Held in a side pocket of the protective suit, the MA5's flat-screen hand-held accessory fits neatly into a front pocket for easy access. The emergency worker can pull out the screen and view a building's blueprint, for example. In case of a hostage situation, for example, police can see not only the layout of the building, but the direction in which the doors open.

Emergency crews didn't have the software and database during the deadly shooting rampage at Columbine High School in 1999, Binko says. But after that incident, many school systems installed such tools for handling future incidents.

The Xybernaut wearable computing system can be combined with Tactical Survey software to provide detailed information useful in an emergency, Binko says. Emergency responders can locate electrical systems, public address systems, furnaces, and other infrastructure information to help crews communicate and take control in an emergency situation.

"The biggest question of SWAT teams is always 'What's behind that door?' With this device and technology, they know things like the door opens left, so our blind spot when we get into the next room will be left," Binko says. "Or (they can know) that the red pipes represent the boiler." The MA5 costs approximately US$2500 without the body armor.

Join the newsletter!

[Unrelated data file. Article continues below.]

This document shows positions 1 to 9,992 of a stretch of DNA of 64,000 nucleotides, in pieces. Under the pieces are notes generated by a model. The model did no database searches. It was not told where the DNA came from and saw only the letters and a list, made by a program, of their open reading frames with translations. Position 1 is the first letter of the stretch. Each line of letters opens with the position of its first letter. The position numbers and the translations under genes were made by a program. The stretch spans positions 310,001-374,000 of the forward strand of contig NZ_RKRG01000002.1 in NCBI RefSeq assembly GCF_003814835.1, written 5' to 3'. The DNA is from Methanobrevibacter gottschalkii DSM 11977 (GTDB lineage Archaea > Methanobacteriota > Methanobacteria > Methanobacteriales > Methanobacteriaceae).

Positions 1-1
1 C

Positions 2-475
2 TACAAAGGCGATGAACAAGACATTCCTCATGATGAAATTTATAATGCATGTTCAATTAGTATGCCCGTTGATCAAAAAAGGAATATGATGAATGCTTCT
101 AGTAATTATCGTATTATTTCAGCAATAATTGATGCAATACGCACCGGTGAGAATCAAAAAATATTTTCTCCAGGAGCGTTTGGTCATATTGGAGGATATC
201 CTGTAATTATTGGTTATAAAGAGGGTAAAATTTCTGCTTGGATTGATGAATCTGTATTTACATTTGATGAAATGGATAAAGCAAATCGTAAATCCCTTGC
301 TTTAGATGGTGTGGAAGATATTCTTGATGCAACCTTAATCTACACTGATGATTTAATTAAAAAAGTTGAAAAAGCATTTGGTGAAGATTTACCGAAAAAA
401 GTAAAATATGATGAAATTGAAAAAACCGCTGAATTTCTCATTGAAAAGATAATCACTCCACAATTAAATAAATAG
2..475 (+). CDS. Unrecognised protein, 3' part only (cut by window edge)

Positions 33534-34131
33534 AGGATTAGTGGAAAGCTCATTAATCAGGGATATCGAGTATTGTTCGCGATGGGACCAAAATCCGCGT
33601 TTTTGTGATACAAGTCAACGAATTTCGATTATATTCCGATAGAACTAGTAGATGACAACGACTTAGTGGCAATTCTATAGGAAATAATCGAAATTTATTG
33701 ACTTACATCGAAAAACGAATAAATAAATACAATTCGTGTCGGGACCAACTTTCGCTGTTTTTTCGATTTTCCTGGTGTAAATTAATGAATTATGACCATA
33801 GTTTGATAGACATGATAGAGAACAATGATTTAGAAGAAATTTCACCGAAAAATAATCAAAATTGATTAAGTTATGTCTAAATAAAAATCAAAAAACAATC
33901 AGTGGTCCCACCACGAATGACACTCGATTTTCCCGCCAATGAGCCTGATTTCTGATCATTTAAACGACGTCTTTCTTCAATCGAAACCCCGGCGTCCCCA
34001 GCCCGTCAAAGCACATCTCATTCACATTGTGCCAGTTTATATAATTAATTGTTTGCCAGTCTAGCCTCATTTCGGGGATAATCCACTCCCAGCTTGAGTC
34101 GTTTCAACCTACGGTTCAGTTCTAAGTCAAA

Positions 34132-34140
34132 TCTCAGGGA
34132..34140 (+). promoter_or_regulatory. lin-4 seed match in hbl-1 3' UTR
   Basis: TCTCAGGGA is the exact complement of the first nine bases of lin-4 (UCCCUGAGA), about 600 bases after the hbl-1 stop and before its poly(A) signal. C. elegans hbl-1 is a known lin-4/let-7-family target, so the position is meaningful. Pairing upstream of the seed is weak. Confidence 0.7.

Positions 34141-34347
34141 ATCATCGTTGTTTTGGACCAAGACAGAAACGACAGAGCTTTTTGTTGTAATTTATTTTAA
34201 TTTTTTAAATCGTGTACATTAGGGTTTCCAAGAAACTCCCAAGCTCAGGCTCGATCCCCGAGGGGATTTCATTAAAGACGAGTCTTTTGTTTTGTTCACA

Sign up to gain exclusive access to email subscriptions, event invitations, competitions, giveaways, and much more.

Membership is free, and your security and privacy remain protected. View our privacy policy before signing up.

Error: Please check your email address.
Keep up with the latest tech news, reviews and previews by subscribing to the Good Gear Guide newsletter.

Emily Kumler

PC World
Show Comments

Brand Post

Most Popular Reviews

Latest Articles


PCW Evaluation Team

Emily Tyson

MSI GE63 Raider

If you’re looking to invest in your next work horse laptop for work or home use, you can’t go wrong with the MSI GE63.

Laura Johnston

MSI GS65 Stealth Thin

If you can afford the price tag, it is well worth the money. It out performs any other laptop I have tried for gaming, and the transportable design and incredible display also make it ideal for work.

Andrew Teoh

Brother MFC-L9570CDW Multifunction Printer

Touch screen visibility and operation was great and easy to navigate. Each menu and sub-menu was in an understandable order and category

Louise Coady

Brother MFC-L9570CDW Multifunction Printer

The printer was convenient, produced clear and vibrant images and was very easy to use

Edwina Hargreaves

WD My Cloud Home

I would recommend this device for families and small businesses who want one safe place to store all their important digital content and a way to easily share it with friends, family, business partners, or customers.

Walid Mikhael

Brother QL-820NWB Professional Label Printer

It’s easy to set up, it’s compact and quiet when printing and to top if off, the print quality is excellent. This is hands down the best printer I’ve used for printing labels.

Featured Content

Product Launch Showcase

Latest Jobs

Don’t have an account? Sign up here

Don't have an account? Sign up now

Forgot password?